Following routine cleaning with povidone-iodine and draping, 1 g single intravenous dose of cephalosporin is given. Standard monitoring unit (electrocardiograph, noninvasive arterial blood pressure, and pulse oximetry) is connected. After local infiltration with 2% Lignocaine with Adrenaline 1:200,000 or spinal anesthesia (SA) 0.5% - 4 ml Bupivacaine, an incision of 6-7 cm is made over the inguinal canal [Figure 1]a, b. The inguinal ligament is fully exposed by proximal and distal dissection of the muscles [Figure 1]c. Inguinal canal is opened along the muscle fibers and its contents are examined. In all cases, ilioinguinal nerve is identified and spared [Figure 1]d, e. Other nerves related to the region are identified and spared too, but when there is high possibility of trapping them in the process of repair, they are transected. The sac is dissected from the spermatic cord in case of direct hernia; leaving the cord intact in its membranes. In indirect type of hernias, the cord coverings are opened, and the cremaster muscle, the vas deferens, and its vessels are separated from the sac [Figure 1]f. The sac is dissected from other structures as proximal as possible; the dissection is continued down to the base. Where a giant sac is encountered, a hemostat is applied distally and the sac transected proximal to the hemostat, leaving the distal part in situ. The neck is carefully dissected further up to the internal inguinal ring [Figure 1]g. The sac is opened, its cavity and contents inspected. The content is returned into the abdominal cavity. The neck is closed from inside with vicryl 2-0 purse string. The same suture is used to transfix the stump beneath the internal oblique and transverse muscles. The cord membranes are restored, and transverse fascia is used for reconstruction of the internal inguinal ring around the cord. After clearing the posterior wall, the inguinal ligament is approximated and adapted by 3 to 4 interrupted sutures to the transverse and internal oblique muscles all layers interrupted polypropylene 1-0 sutures [Figure 1]h. The first suture is placed close to the pubic bone through Gimbenat's ligament, not through the bone cartilage. The sutures are inserted at a minimum of 1 cm medial to the muscle margins and slightly tightened and knotted [Figure 1]i. The spermatic cord is placed back and the external oblique aponeurosis is closed with continuous 1-0 vicryl sutures [Figure 1]j. Operative site is infiltrated with 0.2% of Pubivacaine, hemostasis ensured with electrocautery, and wound is closed by subcutaneous and skin sutures.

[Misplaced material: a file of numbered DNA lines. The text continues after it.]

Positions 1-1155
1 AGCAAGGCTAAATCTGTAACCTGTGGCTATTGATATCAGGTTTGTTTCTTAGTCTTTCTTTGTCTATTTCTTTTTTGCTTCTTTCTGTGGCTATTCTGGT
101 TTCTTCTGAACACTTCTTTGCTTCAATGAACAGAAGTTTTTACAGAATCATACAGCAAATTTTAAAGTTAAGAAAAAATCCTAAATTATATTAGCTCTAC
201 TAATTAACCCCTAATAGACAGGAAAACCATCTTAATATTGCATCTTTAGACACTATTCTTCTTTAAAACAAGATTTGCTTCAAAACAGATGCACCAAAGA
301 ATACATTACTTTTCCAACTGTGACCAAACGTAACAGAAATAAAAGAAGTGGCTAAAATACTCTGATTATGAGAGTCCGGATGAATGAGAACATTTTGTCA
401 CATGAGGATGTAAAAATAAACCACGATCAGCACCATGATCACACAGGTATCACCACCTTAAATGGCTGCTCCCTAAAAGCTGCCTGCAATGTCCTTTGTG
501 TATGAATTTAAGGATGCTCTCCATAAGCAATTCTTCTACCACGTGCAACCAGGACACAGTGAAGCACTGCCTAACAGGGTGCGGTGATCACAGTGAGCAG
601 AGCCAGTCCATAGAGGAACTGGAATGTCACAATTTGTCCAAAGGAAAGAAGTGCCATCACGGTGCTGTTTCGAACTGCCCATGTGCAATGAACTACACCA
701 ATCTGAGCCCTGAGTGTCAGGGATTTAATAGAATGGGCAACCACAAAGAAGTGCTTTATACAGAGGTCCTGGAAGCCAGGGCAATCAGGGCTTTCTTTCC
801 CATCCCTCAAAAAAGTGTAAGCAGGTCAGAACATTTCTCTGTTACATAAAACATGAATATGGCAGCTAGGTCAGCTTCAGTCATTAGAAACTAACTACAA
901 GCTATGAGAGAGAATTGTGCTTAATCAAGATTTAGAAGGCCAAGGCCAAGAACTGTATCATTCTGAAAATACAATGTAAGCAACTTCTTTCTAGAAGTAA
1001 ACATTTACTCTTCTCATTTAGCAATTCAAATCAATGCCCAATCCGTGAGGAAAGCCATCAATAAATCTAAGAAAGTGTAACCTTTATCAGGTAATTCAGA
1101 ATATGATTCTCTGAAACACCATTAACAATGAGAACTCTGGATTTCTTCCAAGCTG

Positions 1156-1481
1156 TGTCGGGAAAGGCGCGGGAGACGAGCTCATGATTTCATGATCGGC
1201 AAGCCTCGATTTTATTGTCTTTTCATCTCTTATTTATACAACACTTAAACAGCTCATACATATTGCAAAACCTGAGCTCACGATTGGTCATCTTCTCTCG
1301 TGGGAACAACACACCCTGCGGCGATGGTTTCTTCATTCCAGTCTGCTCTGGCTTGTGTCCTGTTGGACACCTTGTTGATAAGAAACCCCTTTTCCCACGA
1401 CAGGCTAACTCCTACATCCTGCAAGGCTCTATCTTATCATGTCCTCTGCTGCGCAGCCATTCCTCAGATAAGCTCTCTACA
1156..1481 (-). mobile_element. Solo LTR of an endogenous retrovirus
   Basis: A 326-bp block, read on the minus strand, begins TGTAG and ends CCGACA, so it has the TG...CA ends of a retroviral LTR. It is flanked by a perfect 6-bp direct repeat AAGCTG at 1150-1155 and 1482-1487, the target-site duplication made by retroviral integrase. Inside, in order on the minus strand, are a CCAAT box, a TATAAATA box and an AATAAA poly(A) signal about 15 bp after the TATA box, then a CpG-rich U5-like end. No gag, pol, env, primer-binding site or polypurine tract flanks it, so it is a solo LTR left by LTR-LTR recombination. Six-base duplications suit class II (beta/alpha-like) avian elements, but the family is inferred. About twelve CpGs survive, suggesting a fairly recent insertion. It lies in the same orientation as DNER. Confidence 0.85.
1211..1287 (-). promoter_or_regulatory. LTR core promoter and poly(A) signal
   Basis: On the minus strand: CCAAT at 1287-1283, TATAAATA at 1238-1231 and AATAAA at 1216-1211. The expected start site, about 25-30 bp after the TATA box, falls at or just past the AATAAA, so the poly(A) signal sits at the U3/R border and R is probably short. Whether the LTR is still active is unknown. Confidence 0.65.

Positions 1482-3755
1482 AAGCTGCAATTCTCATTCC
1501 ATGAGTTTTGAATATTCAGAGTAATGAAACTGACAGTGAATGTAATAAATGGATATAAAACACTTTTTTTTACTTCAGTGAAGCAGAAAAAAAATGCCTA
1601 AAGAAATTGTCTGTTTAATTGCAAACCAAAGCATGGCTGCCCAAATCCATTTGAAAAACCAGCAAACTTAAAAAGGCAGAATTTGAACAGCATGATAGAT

Figure 1: Step by Step inguinal hernia repair local filtration of Lignocain (a), an incision of 6-7 cm over the inguinal canal (b), external transverse muscle aponeurosis exposed (c), Inguinal canal opened along muscles fibres (d), illioinguinal nerve identified and spared (e), vas deferens and its vessels separated from the sac (f), the sac neck dissected up to the internal inguinal ring (g), inguinal ligament adapted to the transverse and internal oblique muscles by 3-4 all layers interrupted polypropylene 1-0 sutures (h), sutures slightly tightened and knotted (i), external oblique aponeurosis closed with a continuous 1-0 vicryl sutures (j)

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  Results Top

Duration of the hernias before presentation ranged from 1 day to 32 years, with a mean of 3.4 ± 0.2 years. There were 742 patients (60.0%) with indirect hernia, 496 patients (40.0%) with direct hernia, 570 cases (46.1%) of inguinoscrotal hernia, 342 patients (27.6%) with bilateral hernia, and 33 patients (2.7%) with recurrent hernia. Ipsilateral hydrocele was revealed in 106 patients (8.7%). Twenty-nine patients (2.3%) had sliding hernia [Table 1]. The number of hernias was more than the total number of patients as some patients had more than one hernia at presentation. Emergency herniorrhaphy was performed in 201 patients (16.2%). LA was successful in 1046 patients (84.5%). SA was used in 186 patients (15.0%). Six patients (0.5%) were operated under general anesthesia (GA), all with giant irreducible inguinoscrotal hernias [Table 2]. The mean of patients' stay was 4.5 h for LA and SA, with a duration range of 2 h to 7 days. There was unplanned admission in 2.6%. The mean time to return to normal activity was 10 ± 0.7 days. The average cost per patient was approximately 13,000.00 Naira ($99.00). The mean duration of surgery was 30 ± 2.0 min (25-63 min). There were no significant immediate postoperative complications observed.